In many instances, Vermeule’s prediction was right. Political actors and commentators supportive of Barack Obama’s “pen and phone” strategy—his aggressive use of executive orders, law-stretching interpretations of delegated power, and broad conception of his discretion to enforce (or not) the law—quickly switched their view when the Trump administration started making similar arguments in support of their quite different policies (related to immigration restrictions, environmental protection, and the like). And many conservative politicians and commentators flipped or shaded their views in the other direction as well.
This dynamic is one of the underappreciated reasons real executive authority has increased over decades, in spite of a rhetoric of constraint coming from whichever party has been out of power. On this score, in many ways, the Trump era was business as usual that will likely continue under Biden.
But, at the same time, under Trump new dynamics emerged that are not consonant with the standard pattern, and once-marginal understandings of the proper role of executive power approached the mainstream. This was not a merely partisan switching of sides only to continue the same dance, but a whole new song, perhaps even a new party—what Austen called in Sense and Sensibility “an unpremeditated dance.”
Sometimes Trumpian horrors provoked rage that has reshaped the presidency. At other times, he intended the reorientation. Occasionally, he was uninvolved, and the task fell to those around him. In the end, executive war making has emerged on the other side of the Trump years with both new constraints and new powers, while in the realms of economics and trade the presidency has seen once-marginal positions move to the center, leaving room for new possibilities.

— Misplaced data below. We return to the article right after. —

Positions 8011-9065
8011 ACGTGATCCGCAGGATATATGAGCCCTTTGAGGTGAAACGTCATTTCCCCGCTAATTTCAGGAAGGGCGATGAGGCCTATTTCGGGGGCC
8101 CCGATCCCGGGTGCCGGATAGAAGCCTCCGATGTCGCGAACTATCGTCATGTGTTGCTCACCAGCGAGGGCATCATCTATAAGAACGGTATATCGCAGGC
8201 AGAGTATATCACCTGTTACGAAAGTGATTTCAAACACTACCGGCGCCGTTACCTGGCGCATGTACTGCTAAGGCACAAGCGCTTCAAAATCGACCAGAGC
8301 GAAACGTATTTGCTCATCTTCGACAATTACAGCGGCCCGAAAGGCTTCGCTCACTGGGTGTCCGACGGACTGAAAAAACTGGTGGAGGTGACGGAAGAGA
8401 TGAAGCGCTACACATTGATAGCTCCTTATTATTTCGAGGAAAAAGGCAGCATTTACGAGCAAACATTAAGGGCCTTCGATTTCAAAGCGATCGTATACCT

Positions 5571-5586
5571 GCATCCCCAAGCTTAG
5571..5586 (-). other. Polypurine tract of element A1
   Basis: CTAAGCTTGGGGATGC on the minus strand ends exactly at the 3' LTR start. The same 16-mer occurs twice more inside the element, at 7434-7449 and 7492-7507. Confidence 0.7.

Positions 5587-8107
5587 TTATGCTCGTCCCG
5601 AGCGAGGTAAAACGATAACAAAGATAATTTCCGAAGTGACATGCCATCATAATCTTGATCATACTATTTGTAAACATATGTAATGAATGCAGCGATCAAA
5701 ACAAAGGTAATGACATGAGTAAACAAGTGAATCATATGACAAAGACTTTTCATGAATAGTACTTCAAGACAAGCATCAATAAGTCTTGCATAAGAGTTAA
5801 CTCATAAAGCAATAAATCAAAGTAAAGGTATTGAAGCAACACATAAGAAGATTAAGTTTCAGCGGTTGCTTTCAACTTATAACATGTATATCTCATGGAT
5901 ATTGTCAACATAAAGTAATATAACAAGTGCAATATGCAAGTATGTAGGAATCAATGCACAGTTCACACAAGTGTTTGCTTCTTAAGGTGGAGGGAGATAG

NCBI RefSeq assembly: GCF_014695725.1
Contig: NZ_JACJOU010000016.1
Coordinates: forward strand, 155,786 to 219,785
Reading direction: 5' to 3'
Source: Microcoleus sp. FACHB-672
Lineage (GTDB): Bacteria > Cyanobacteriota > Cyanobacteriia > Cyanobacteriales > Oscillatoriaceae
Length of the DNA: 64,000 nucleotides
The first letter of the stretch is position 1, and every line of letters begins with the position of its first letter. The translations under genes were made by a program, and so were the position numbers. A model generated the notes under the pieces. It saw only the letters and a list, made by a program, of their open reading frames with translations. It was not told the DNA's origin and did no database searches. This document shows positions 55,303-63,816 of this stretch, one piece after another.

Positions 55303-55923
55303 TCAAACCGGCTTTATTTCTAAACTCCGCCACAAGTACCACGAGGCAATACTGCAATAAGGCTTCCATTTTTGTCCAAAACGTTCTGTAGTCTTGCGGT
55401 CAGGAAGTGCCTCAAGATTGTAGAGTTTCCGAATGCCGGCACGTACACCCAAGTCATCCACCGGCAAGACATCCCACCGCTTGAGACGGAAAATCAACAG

Susan Hennessey and Benjamin Wittes: The disintegration of the American presidency
The shift on war making stems from a remarkable mainstreaming in recent years of rhetorical opposition to “endless wars.” Trump railed against such wars during his presidency and both presidential campaigns. In office he clashed with the national-security bureaucracy and the military—with some public support—about drawing down troops in Afghanistan and Syria. Trump lost or was outwitted in many of these battles. But by the end of his presidency he could claim with some justification that “unlike previous administrations I have kept America out of new wars, and our troops are coming home.” There are fewer troops in Afghanistan and Iraq today than at any time since 2001.
Trump by no means supported a shift in executive power toward Congress, and he called for more military spending even as he questioned excessive foreign intervention. But during his tenure, from right and left alike, calls for reform of war powers dwarfed prior right-left opposition to American wars, in a remarkable mainstreaming of positions marginalized for many decades. The rhetoric of opposition to ending endless war took on a life of its own not just among activists but also among members of Congress, in an unprecedented reactivation of the defunct War Powers Resolution (in the case of the Yemen proxy war, supported by both Bernie Sanders and the conservative Mike Lee). Trump vetoed it, but a new consensus became visible.